- Thanks again to reader Green Mtn Punter, who was kind enough to forward to me a link to transcripts of a conference last year conducted jointly by the Harness Tracks of America (HTA) and the Thoroughbred Racetracks Association (TRA), where there were several panel discussions related to the rebate shop issue I wrote about the other day. There's a lot to get through here, and I'm in the process of trying to digest all of it in the midst of Derby preps and will certainly have some more thoughts to share in the next few days and weeks.
One thing that made an initial impression however, was reading the presentations by a couple of big rebate bettors. One, David Cuscuna, in trying to make the crucial point, from his standpoint, that track handle generated by rebate shops is incremental revenue that would not exist for the racetracks if not for the existence of rebate shops, even if they do receive a much smaller percentage than that of on-track or simulcast revenue, he said:
If you need one more piece of evidence that the money is new, think of the issue of the late fluctuations of odds in the tote board. This did not happen a long time ago. Obviously, it is the result of new significant money. It is not money that is just coming from a racetrack.Well, you know what? We don't like the late fluctuations in the odds board. Nobody does. It sucks. Besides lending fodder to those who grumble that every race is fixed, it makes for mutuel surprises that usually seem to be unwelcome. One panelist made the point that we're moving towards the point where you'll have the morning line and the final payoffs with virtually no meaningful guidance from the tote board in between. And if these bettors are placing these large bets based on unfettered direct access to all the information in the mutuel pools to take advantage of overlays, then it's not fair either. It's not good for the game, at least the way most, probably around 99% of us like it. We, as bettors, don't need nor want that money. The question to be discussed and resolved is whether the tracks do, and if so, how to make sure that they, the horsemen, and the bettors all get a fair shake. More to come on this.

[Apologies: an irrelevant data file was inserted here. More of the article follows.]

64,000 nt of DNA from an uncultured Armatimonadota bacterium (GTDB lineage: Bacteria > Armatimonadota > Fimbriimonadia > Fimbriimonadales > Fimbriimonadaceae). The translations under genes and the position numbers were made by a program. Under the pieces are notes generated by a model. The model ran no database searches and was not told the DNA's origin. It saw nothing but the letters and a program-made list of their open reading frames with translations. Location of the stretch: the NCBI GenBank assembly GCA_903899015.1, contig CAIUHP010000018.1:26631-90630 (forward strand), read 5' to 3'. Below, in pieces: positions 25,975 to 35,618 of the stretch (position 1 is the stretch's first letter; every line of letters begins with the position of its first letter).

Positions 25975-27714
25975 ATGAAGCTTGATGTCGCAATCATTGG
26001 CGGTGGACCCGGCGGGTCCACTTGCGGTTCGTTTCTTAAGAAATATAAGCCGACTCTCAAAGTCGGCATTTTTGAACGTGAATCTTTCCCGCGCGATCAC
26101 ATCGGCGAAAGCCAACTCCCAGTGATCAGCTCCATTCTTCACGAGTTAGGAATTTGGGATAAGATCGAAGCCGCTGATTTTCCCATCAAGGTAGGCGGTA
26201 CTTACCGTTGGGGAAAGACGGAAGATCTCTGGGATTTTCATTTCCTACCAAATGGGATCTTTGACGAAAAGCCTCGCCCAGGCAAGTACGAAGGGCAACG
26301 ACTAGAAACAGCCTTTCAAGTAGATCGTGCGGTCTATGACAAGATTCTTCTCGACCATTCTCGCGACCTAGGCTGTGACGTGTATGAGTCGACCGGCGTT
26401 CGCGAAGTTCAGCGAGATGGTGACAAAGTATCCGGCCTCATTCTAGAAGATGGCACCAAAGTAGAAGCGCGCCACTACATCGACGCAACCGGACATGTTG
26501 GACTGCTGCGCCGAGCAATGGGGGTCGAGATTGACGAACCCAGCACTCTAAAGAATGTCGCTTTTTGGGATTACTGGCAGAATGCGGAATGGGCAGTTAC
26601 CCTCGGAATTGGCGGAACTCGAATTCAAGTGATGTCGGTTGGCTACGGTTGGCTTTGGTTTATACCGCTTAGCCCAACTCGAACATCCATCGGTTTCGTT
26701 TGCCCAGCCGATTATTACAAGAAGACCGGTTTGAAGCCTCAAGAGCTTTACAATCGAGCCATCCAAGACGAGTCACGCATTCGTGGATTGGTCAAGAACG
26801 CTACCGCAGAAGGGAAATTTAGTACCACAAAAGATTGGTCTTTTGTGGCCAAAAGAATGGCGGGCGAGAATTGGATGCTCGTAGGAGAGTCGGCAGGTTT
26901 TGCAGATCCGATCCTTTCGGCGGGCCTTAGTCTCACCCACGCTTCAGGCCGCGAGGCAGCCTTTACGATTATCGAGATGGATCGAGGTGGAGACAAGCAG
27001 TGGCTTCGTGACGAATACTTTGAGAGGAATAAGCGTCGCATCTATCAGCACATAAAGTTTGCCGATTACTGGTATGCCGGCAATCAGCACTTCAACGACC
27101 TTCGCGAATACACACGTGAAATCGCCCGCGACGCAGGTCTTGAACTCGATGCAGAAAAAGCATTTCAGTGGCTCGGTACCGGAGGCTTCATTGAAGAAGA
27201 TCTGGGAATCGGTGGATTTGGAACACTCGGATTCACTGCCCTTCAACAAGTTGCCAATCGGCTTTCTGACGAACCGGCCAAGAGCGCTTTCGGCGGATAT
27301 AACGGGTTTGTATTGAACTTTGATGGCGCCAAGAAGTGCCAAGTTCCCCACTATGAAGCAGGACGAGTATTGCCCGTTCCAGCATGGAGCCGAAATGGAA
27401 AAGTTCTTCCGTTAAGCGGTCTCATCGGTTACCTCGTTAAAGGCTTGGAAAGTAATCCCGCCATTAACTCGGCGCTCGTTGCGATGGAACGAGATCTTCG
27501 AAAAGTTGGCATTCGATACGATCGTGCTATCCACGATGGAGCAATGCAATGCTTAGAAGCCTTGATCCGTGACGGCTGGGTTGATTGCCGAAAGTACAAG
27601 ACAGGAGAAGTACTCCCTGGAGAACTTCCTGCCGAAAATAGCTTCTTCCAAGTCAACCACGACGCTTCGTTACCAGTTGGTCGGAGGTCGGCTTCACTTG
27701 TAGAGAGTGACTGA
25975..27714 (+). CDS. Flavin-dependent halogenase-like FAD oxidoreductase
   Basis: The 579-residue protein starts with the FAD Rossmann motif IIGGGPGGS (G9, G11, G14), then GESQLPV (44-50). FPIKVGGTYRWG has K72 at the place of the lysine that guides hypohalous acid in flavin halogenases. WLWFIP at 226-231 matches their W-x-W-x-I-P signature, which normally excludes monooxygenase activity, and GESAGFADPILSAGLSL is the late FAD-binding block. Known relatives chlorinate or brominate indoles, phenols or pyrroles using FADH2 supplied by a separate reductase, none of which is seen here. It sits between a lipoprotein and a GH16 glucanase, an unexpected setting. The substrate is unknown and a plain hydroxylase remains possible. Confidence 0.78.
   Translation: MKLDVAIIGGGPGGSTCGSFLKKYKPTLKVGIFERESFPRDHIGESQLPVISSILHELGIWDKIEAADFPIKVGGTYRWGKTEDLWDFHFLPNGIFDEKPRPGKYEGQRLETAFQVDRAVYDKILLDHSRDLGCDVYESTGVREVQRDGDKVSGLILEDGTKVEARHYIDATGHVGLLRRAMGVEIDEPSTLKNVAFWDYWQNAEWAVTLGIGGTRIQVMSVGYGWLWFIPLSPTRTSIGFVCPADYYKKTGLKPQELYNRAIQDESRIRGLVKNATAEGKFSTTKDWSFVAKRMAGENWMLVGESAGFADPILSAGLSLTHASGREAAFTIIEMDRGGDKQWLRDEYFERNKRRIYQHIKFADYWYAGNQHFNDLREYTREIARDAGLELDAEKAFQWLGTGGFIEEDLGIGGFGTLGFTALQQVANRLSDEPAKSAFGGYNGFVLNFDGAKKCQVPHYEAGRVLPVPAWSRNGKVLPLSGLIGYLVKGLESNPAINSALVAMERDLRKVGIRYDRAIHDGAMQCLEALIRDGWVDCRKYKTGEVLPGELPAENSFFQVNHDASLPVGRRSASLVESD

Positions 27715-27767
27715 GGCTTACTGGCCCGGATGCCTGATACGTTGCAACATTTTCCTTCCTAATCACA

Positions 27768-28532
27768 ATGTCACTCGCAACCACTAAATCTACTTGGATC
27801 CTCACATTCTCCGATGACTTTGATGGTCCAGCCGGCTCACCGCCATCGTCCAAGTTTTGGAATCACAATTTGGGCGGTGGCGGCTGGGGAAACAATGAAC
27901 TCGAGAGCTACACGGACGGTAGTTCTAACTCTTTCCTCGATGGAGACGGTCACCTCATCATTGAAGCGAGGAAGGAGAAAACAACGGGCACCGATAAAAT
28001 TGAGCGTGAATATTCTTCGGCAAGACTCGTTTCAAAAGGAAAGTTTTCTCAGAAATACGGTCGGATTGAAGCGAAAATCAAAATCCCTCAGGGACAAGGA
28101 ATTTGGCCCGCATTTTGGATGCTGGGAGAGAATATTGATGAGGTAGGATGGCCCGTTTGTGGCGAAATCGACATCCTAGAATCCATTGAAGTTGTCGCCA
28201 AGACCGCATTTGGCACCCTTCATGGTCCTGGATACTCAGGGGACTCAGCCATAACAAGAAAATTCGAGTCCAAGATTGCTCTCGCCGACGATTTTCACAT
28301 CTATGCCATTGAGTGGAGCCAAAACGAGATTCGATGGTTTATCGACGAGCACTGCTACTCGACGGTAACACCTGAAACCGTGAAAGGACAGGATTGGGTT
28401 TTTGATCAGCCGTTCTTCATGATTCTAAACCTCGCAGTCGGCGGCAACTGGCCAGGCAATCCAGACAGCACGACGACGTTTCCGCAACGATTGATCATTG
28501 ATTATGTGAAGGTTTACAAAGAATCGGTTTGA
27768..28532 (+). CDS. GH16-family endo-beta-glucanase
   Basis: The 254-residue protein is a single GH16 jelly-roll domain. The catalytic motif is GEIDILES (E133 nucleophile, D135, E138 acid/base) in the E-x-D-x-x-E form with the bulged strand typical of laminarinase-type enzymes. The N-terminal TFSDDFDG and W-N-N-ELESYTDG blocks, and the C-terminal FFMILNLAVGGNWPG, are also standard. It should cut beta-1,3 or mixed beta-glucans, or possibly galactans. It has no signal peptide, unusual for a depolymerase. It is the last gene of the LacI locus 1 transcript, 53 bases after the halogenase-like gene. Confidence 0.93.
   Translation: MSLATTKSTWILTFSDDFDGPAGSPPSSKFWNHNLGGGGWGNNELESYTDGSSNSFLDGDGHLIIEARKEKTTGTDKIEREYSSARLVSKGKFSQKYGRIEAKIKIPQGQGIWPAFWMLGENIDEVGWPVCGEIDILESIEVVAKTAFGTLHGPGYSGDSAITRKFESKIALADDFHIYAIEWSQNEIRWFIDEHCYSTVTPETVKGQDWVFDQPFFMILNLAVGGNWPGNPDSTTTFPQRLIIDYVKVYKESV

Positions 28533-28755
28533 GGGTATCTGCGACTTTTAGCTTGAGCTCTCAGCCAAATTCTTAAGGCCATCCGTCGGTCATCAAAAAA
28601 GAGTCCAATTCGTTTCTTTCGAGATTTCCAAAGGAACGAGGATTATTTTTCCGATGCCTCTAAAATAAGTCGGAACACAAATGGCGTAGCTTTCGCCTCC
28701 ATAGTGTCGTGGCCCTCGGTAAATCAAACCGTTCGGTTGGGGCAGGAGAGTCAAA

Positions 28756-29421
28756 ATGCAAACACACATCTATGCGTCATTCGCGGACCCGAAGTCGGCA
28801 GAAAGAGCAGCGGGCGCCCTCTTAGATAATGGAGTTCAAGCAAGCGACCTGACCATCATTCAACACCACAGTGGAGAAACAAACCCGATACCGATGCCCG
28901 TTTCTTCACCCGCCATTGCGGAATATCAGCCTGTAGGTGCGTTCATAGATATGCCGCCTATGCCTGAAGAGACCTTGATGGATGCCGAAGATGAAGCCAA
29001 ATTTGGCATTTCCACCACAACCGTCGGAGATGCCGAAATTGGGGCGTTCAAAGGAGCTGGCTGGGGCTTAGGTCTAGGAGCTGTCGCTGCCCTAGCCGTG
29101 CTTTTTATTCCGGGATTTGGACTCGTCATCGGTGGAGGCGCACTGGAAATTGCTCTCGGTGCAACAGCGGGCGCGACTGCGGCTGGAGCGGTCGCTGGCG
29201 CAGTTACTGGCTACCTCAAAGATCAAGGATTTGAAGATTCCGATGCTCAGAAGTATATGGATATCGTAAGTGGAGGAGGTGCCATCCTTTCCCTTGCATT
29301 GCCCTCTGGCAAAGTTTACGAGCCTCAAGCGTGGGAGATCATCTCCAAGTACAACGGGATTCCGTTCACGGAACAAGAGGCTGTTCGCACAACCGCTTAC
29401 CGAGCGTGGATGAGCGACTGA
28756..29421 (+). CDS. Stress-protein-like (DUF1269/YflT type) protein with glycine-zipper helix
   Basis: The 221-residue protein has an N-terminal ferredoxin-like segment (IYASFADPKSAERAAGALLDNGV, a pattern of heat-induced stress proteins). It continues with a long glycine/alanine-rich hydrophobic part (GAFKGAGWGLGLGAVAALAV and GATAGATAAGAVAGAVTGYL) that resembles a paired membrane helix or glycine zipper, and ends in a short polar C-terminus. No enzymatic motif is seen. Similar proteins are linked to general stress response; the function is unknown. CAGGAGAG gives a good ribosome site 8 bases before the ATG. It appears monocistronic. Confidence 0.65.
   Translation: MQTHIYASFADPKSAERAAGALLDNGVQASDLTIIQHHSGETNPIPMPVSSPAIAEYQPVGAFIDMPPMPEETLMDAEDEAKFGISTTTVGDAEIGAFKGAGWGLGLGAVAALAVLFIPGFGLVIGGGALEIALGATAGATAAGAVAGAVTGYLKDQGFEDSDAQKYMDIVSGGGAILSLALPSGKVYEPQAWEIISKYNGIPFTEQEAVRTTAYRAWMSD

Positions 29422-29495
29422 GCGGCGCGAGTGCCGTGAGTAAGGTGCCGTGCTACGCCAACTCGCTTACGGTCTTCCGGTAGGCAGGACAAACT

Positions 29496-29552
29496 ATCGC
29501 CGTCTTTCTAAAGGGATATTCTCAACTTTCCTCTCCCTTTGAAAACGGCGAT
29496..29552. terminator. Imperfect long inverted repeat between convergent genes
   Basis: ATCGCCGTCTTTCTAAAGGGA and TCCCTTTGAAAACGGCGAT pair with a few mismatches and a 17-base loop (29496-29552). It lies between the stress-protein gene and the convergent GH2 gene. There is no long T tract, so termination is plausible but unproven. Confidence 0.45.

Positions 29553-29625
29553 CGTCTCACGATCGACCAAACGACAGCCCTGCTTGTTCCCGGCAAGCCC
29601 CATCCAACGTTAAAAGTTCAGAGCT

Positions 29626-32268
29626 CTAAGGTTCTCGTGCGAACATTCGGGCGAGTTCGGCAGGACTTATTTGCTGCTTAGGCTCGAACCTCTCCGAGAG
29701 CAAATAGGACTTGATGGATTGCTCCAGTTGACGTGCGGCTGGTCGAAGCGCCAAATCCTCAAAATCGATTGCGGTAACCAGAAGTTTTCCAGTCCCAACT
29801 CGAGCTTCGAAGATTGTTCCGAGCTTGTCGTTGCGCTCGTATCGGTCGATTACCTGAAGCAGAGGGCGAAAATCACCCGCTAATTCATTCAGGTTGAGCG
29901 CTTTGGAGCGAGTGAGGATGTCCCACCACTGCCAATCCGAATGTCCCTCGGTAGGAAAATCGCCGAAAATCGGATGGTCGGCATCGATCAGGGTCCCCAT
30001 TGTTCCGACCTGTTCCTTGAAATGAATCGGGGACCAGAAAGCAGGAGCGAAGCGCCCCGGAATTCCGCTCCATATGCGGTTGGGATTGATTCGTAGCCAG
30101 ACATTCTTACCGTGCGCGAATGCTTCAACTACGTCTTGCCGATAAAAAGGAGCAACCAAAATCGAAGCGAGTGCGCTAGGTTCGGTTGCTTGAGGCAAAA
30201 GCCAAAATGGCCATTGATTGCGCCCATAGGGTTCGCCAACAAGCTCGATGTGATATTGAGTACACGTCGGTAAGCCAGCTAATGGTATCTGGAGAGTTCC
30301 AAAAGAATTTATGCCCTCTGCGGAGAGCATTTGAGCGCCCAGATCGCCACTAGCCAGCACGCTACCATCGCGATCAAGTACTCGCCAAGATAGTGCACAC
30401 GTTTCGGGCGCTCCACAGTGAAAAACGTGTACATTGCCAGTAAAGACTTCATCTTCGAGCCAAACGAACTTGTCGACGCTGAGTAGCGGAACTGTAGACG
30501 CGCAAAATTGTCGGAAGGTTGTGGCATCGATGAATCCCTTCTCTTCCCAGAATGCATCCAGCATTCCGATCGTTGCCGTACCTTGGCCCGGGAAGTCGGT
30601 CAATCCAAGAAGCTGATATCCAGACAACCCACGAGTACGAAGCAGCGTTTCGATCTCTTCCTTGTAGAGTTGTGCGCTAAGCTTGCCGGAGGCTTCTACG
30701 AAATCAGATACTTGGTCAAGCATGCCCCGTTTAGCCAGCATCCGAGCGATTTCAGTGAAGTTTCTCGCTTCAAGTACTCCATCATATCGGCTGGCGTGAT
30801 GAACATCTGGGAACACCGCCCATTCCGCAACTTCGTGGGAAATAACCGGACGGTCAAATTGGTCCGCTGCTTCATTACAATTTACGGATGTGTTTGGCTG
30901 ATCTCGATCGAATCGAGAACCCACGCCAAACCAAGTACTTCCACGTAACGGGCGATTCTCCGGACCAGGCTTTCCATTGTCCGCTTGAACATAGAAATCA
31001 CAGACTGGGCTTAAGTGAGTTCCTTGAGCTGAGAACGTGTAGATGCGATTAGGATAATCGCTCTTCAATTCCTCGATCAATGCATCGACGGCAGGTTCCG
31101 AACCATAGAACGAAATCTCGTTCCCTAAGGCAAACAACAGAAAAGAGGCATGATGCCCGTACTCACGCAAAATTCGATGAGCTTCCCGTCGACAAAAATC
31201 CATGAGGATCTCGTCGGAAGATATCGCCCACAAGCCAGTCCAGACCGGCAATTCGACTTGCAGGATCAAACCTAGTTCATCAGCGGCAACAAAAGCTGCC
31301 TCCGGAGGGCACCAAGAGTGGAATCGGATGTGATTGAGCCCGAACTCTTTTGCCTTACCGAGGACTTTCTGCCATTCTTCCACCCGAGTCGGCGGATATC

- Jay Privman's Derby doings for this week, from the Daily Racing Form. If you're planning on waiting until after this weekend's preps to make your Pool 1 Derby futures bets, you may not have the full picture:
Most of those races will be evaluated by bettors who are playing Pool 1 of the Kentucky Derby Future Wager, which closes at 6 p.m. Eastern time on Sunday. However, as of Wednesday, Santa Anita racing secretary Rick Hammerle said it was not known if the San Vicente would be run before the pool closes.Roman Ruler and Consolidator are expected to make their 3 yo debuts in that race.